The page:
Increased solar activity means more aurora borealis over next year

Jan 30, 2012
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Increased solar activity means more aurora borealis over next year

Many people around the world are getting quite a light show at night thanks to the massive solar flares that have been occurring on the sun and shooting radiation towards the Earth's atmosphere. That radiation bouncing off the atmosphere means that we get an impressive display of northern lights, otherwise known as aurora borealis, in the sky over parts of the world that traditionally don't have such a light show. Last week a strong solar storm that pounded the Earth's magnetic field and made for a beautiful night sky in many locations.

At times massive solar storms can cause problems on Earth with TV reception, mobile phone signals, and GPS satellites among other things. The upside is that you can get quite the light show. According to a team of experts at the University of Michigan, these massive solar flares from the sun and the corresponding aurora borealis on Earth may continue for the next year or two on a monthly basis. Scientists expect the peak of the sun's solar flare activity to occur next year, which is part of a normal 11-year cycle for our sun.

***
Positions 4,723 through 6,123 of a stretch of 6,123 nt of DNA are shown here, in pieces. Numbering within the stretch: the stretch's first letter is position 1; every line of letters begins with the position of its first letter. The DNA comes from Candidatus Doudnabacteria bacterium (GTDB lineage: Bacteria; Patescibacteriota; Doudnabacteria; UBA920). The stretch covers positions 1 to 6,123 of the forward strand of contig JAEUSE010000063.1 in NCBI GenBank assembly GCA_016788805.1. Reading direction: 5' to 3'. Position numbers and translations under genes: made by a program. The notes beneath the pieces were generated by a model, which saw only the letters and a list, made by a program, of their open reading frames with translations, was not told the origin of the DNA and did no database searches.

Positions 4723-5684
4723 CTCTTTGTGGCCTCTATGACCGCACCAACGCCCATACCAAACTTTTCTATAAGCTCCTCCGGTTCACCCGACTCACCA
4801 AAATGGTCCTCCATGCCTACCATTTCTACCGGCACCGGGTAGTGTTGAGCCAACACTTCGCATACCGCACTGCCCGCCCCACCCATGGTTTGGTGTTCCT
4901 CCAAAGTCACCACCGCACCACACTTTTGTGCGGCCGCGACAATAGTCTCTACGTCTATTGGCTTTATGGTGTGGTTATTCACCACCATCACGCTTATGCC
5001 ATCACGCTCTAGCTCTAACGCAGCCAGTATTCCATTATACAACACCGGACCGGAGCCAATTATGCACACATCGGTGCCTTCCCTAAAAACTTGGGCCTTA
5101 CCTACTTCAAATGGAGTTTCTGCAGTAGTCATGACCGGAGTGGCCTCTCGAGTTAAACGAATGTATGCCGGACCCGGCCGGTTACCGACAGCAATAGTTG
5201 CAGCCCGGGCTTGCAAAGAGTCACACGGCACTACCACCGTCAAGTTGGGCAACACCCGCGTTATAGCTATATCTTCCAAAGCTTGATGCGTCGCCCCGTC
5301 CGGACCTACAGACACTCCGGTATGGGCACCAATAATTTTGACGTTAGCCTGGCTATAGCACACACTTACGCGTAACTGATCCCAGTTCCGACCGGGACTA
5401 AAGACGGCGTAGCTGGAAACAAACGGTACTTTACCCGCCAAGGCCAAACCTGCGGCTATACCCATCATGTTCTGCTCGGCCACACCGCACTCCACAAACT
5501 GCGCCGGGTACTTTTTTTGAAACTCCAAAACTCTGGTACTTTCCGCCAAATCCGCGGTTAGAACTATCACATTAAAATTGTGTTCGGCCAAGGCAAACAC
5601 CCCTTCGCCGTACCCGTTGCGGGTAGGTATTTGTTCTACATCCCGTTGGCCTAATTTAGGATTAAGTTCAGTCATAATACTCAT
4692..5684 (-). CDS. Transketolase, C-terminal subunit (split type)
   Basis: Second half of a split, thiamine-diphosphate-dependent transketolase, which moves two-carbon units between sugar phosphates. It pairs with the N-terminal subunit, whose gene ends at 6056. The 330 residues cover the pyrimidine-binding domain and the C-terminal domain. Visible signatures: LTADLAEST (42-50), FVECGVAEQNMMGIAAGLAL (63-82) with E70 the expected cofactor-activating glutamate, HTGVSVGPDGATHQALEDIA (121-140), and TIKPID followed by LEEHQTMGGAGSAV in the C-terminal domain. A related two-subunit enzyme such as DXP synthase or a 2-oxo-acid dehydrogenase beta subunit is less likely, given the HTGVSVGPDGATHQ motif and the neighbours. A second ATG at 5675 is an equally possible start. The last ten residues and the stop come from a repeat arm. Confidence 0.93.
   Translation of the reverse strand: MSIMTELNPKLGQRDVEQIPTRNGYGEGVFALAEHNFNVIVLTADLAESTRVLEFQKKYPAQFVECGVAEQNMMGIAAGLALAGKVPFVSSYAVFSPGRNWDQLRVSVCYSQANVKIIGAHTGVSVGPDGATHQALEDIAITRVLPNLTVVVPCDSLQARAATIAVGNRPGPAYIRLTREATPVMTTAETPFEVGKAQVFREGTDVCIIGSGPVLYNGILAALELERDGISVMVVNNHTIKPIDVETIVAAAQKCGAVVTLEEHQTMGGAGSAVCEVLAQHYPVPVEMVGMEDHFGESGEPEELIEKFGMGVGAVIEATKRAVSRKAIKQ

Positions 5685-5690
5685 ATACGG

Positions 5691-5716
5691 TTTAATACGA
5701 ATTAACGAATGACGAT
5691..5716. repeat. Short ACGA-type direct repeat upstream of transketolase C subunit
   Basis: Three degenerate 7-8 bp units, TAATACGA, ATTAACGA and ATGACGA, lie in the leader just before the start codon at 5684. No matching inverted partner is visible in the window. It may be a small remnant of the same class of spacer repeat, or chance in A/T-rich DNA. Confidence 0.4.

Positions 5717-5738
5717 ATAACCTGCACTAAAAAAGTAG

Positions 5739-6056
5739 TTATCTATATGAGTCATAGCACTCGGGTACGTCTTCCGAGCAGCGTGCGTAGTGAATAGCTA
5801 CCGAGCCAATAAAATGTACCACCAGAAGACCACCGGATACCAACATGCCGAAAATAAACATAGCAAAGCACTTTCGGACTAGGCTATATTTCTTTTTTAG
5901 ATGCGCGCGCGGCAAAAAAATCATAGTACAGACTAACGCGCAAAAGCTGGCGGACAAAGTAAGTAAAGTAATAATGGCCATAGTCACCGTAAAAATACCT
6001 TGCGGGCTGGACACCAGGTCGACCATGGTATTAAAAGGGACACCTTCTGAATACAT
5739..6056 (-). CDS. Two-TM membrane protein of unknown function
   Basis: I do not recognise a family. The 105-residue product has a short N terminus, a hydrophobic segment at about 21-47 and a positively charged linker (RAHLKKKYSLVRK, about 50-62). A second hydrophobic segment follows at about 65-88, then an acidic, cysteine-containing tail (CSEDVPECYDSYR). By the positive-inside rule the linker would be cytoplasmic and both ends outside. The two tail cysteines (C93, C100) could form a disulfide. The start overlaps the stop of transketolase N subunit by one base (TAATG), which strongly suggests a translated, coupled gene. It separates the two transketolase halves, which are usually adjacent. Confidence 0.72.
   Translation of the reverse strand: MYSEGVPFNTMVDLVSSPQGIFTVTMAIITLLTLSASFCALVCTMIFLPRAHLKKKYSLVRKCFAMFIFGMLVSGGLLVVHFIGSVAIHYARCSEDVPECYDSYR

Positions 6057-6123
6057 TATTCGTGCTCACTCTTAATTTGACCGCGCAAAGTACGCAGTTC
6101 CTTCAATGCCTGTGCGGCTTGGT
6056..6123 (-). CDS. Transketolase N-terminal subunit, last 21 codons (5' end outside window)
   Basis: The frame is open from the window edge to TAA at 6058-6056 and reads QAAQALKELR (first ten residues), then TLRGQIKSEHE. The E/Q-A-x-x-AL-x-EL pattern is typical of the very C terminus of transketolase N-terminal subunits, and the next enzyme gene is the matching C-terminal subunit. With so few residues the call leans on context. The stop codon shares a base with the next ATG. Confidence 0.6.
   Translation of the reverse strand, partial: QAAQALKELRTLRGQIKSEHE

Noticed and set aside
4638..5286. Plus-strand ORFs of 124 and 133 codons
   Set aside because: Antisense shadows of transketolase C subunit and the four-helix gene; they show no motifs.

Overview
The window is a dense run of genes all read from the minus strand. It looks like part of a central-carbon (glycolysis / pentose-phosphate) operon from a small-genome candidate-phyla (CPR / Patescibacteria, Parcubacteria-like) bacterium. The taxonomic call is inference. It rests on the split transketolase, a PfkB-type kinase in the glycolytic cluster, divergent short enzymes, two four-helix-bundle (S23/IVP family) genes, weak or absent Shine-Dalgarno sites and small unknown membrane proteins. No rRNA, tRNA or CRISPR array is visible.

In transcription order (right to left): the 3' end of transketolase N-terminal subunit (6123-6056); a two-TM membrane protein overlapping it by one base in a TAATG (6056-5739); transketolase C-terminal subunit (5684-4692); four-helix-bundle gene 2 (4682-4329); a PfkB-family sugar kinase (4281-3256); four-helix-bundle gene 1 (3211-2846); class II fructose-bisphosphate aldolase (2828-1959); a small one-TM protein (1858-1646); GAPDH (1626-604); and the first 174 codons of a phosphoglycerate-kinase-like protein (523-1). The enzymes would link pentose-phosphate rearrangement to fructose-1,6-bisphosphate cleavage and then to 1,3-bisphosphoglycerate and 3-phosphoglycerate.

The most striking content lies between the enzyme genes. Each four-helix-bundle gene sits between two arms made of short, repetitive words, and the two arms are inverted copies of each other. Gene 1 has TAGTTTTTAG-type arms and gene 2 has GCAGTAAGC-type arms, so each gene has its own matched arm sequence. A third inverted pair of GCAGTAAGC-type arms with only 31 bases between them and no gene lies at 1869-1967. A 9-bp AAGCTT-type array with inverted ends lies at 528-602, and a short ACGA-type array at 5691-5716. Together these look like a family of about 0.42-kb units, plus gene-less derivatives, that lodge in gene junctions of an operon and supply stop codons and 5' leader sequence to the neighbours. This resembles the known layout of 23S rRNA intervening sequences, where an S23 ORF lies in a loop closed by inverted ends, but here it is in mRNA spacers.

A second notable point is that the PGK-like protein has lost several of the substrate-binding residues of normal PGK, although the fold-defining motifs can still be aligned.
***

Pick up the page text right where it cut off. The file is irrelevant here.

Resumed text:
The last solar storm peaked on January 24 and was responsible for some disrupted high-frequency radio signals over a two-day period according to scientist Philip Chamberlain, who works on the Solar Observatory Project at NASA's Goddard Space Flight Center. We are so far from the sun that each time one of these massive eruptions occurs, we will have at least a day's notice before the radiation hits the Earth's atmosphere.

"The solar cycle is increasing, and so we are going to get more storms," says University of Michigan space weather expert Tamas Gombosi. "Once an eruption happens on the sun, even the biggest ones, we'll have at least a day's warning."

[via USA Today]


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